We get it that coming together as a family might cause some tension and disagreements, but don’t worry. You can try to avoid it. Simply using phrases such as, "Let's talk about that another time," or, "I can see how you would feel that way,” will help avoid any tension. If you need to escape the room or hang with another relative, do it to keep your sanity.


Forget perfection

We know that things are not going to be perfect, so do not even try. Accept what you can change and can not change beforehand so that you can prepare yourself mentally. You will learn to be more grateful and blessed when you can see the what you have rather than what you think you might need.


Schedule sleep

Holiday activities easily can interfere with your sleep schedule; there are a million things to do. Your list is a mile long, and we don’t take care of ourselves as much as we should around this time of year. There can be a link between depression and lack of sleep, so take the time to get that sleep. Try to get to bed and wake up at approximately the same time every day. You will want to avoid large meals and physical activity within a few hours of bedtime.

Get help

If you are going through any signs of depression, or mental health problems, you will want to get help. Sometimes it isn’t always friends or family that can help, that is why we are here for you at Thrive Counseling to help you with those feelings naturally.


Prioritize workouts

Working out is great for your mind, body, and soul. You should do it regularly outside of the holidays regardless but especially when you are under stress. Any amount of working out will help a ton, so don't feel like you need to go regularly (although it could help).

Consider your light exposure

If you live in an area where light is limited, this can affect your mood. Not getting enough light can cause you to feel tired and irritable. Seasonal affective disorder, or SAD, can be treated by long walks during daylight hours.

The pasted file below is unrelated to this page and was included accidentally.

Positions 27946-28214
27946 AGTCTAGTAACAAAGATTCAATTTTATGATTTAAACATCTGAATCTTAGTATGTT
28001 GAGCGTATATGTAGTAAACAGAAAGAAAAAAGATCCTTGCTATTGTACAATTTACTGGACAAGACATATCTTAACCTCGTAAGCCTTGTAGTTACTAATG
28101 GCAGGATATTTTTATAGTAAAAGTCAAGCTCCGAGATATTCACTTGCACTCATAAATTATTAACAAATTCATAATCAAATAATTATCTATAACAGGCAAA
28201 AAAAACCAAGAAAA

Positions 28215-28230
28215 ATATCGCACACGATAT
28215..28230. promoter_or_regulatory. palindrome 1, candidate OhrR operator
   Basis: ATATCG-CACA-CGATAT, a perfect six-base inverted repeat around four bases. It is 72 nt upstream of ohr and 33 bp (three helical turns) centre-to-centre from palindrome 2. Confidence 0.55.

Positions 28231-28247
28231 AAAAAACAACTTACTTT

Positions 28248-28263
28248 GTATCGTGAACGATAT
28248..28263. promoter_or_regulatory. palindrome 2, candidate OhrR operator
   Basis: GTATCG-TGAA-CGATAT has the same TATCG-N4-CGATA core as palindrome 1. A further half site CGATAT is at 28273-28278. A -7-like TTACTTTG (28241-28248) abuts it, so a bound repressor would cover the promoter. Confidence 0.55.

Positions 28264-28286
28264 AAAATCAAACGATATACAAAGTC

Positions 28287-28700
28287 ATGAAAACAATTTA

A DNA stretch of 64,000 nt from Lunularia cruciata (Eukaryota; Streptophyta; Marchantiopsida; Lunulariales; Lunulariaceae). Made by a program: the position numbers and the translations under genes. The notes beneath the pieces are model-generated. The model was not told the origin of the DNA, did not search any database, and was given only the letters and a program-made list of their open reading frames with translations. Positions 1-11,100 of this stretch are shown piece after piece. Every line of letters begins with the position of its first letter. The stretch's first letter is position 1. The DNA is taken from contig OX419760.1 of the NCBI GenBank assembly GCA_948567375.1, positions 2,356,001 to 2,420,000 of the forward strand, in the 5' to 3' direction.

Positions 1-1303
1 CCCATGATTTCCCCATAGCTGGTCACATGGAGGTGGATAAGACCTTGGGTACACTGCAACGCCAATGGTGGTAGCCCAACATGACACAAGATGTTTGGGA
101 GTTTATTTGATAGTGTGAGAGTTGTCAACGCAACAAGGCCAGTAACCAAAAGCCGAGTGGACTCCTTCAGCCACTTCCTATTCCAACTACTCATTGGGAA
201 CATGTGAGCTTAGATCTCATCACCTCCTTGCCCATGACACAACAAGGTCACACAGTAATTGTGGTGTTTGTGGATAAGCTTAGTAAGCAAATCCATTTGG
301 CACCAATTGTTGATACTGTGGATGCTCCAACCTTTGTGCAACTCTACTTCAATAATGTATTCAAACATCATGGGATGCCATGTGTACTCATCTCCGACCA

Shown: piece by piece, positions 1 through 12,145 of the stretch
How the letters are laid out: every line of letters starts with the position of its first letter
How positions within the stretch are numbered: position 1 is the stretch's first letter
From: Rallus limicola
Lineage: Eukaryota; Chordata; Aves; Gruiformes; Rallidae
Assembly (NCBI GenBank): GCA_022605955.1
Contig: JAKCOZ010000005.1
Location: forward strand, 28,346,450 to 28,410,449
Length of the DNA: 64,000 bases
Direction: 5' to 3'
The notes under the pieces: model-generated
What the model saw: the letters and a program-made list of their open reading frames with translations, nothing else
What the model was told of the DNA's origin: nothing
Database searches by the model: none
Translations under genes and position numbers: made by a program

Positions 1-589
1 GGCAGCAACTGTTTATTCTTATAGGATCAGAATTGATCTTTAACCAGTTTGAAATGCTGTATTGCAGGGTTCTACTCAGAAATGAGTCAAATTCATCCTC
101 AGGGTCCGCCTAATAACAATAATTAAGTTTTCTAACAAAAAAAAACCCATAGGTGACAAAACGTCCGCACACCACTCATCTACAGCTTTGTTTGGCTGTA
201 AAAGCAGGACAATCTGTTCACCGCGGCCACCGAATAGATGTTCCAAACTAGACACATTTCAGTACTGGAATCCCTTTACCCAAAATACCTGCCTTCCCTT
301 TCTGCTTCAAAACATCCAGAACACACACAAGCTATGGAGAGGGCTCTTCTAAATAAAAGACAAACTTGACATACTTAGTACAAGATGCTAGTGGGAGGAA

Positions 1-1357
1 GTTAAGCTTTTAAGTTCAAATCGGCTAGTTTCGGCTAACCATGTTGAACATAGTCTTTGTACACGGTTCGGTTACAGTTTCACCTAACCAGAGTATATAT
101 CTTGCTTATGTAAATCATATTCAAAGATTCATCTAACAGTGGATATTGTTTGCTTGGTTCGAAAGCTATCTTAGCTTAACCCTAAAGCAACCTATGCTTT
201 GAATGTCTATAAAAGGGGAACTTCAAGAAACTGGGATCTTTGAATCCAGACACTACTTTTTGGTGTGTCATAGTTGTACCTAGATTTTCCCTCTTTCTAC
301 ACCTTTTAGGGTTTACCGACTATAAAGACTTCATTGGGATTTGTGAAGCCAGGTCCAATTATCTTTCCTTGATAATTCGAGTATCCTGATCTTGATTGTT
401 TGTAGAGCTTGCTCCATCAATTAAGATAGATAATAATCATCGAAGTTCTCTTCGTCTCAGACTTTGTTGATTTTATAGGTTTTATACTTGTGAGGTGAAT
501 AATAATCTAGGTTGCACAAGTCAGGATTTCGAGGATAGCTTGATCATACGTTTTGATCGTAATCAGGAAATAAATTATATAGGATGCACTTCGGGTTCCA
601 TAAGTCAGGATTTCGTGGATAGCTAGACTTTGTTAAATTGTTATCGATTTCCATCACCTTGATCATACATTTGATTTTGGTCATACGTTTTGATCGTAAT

Focus on what matters

Often at this time of year, we forget what matters and try to please everyone; we spend a lot of money and have many feelings. The holidays are not just about presents, but finances can be a considerable burden. Try doing secret Santa and picking names to prevent spending a ton of money and purchasing a lot of gifts.

Don't binge on food or alcohol

Stress can increase your food intake and cravings. Instead of trying to eat all the different dessert options, limit yourself to one small piece at a time and learn to say no. Too much sugar can affect your mood, and you want to make sure that your body is getting the right nutrients.

Cut back on commitments

People will invite you to so many events this time of year. It is okay to say no and turn something down. It truly is. Make the time for those important people. It is also okay to meet before or after the holidays when schedules might not be as chaotic.

There are so many ways to help deal with the holiday season and to get out of the seasonal blues. At Thrive Counseling Services, we’ve seen people like you rebound from challenges to lead happy, successful lives. Our counselors work extensively with patients of all ages and types to help them bounce back, and work with doctors to provide the appropriate medication for various disorder types. Our certified counselors are here to help you reach your goals, provide a listening ear, and guide you towards a resolution to manage a variety of issues. We have two convenient locations for you: Canton Ohio and Cuyahoga Falls Ohio, give us a call 330-703-6578.